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when the phrase "I understand you" is pronounced, does the palatalization happen in fast/connected speech? In other words, does the D+Y sounds more like a J sound as in Joke).

Here's the way I pronounce it https://dl.dropboxusercontent.com/u/1924024/understandyou.wav with that J sound. I need to know if it's correct and commonly used way to pronounce it.

  • Your comment isn't constructive. I didn't claim my pronunciation is good but if that is too fast for you, you certainly haven't heard American TV shows. There should be a contrast between syllables: [i-UN-der-STAND-you] My question was about palatalization and I clearly mentioned "fast/connected" speech. – Zoltan King Apr 4 '15 at 12:44
  • My point is that if you pronounce it clearly at moderate speed then the resulting transformation as you speed up is natural and should require very little conscious effort. (You do need to be wary of having "you" turn into "chew" by overdoing this.) – Hot Licks Apr 4 '15 at 12:49
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    It varies, person to person. There are a lot of learning strategies, several per person. Generally one or another works. In speaking English, i would first work on intonation and rhythm, and use fixed or lightly variable phrases as much as possible. Get that right enough and you may be understood fast. But it matters a lot whether you can understand the spoken language already or not. If not, don't lose your dumb foreigners' privileges too fast, until you can actually understand chit-chat at normal speed. Oh, and the answer to your question is: yes. It would be palatalized to an affricate. – John Lawler Apr 4 '15 at 13:34
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    @John Lawler makes a good point about privileges. I'm told that my French and Spanish pronunciation is pretty good. All it means is people in France and Spain speak to me at full speed, and I barely catch a word. – David Garner Apr 4 '15 at 15:15
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    Yes, it's very common, and as implied by JohnLawler's answer, the type of feature which may mark you out as someone proficient with the language. In terms of your intonation, your pitch appears to be dropping on the middle syllable of understand. It needs to be level until the stand syllable, for what I believe you're aiming at. [Also the faster you're talking the less likely, that there'll be a stress on un there. More likely to just be one on stand]. – Araucaria Apr 4 '15 at 16:22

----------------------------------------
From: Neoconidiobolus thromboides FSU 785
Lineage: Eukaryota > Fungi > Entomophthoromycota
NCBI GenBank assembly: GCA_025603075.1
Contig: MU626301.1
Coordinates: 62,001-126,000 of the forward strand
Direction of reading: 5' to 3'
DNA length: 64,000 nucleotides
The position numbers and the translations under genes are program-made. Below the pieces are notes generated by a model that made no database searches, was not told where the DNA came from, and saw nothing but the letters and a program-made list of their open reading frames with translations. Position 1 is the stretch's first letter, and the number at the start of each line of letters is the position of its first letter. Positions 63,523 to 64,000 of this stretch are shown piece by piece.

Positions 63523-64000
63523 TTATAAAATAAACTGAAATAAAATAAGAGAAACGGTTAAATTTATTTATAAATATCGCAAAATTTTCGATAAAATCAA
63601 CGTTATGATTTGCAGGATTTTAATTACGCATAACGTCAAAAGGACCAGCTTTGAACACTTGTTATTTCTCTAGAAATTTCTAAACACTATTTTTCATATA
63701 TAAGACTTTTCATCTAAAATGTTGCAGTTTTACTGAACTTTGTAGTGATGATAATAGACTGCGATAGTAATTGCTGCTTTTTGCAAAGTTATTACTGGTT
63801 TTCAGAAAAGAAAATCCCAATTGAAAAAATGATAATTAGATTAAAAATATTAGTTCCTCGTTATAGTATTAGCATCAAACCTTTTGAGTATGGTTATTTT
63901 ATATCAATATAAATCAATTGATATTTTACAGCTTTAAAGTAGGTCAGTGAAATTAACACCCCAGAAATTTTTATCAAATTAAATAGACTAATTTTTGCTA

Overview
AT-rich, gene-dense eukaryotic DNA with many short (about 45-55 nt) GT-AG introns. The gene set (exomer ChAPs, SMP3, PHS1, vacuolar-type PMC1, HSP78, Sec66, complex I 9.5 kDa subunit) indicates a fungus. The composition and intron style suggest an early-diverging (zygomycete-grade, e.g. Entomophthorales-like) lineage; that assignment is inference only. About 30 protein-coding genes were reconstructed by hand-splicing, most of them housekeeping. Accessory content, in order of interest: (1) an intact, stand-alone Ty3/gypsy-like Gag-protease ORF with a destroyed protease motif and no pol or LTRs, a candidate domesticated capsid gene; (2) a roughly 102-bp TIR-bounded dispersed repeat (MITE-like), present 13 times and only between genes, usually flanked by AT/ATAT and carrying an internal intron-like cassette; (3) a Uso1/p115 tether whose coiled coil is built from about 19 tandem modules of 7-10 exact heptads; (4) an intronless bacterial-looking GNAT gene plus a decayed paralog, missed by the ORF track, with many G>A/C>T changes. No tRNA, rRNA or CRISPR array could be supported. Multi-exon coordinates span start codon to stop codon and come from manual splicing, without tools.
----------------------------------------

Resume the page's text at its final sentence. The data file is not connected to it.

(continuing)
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It can be acceptable, and is certainly common in some dialects of English (particularly American Louisiana Cajun/Creole).

Here in Michigan, USA, it seems that we typically do enunciate both letters in your sample sentence. But every dialect has oddities. For instance, in my Midwestern American dialect (and somewhat specific to Michigan) we say "real-a-tor" for realtor (yeah, we know there's not an extra "a"). We also tend to add an ownership note to any store named after a person, though in my generation this seems to be lessened somewhat, and my kids' generation even more so. For instance, Ford Motor Company is often "Ford's" and Meijer (a grocery chain) is often "Meijer's", but Target would not be "Target's".

My long-winded point is that when talking about English, due to the very vast number of places where it is spoken and persons who speak it, there are very few ways of saying something that are common. For most people, as long as we can even basically understand it - then it's good enough. Otherwise Americans and Brits would never comprehend one another and NOBODY would understand the Aussies. :)

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Yes, it's fine in American English. I have a non-standard theory of this change, according to which it is an assimilation in obstruency of the "palatal" glide of "you" to a preceding coronal obstruent. That is [j] -> [ʒ] after alveolar or palato-alveolar obstruent. Please understand that syllable onset [j] in English is actually not a palatal, but rather a palato-alveolar (i.e., in SPE features, [+coronal]).

Also, please understand that the sound represented by "j" in English spelling is really a cluster of two consonants at different places of articulation, [d] is alveolar and [ʒ] is palatal-alveolar. So the above change really does merge "d'you" with "Jew".

Evidence that mine is the correct account comes from the pronunciation of such phrases as "miss you", where the [j] becomes [ʒ] after obstruent [s], then [ʃ] by voicing assimilation. (The [s] of "miss" can also assimilate regressively to a palato-alveolar [ʃ], but that further step I find to be optional.)

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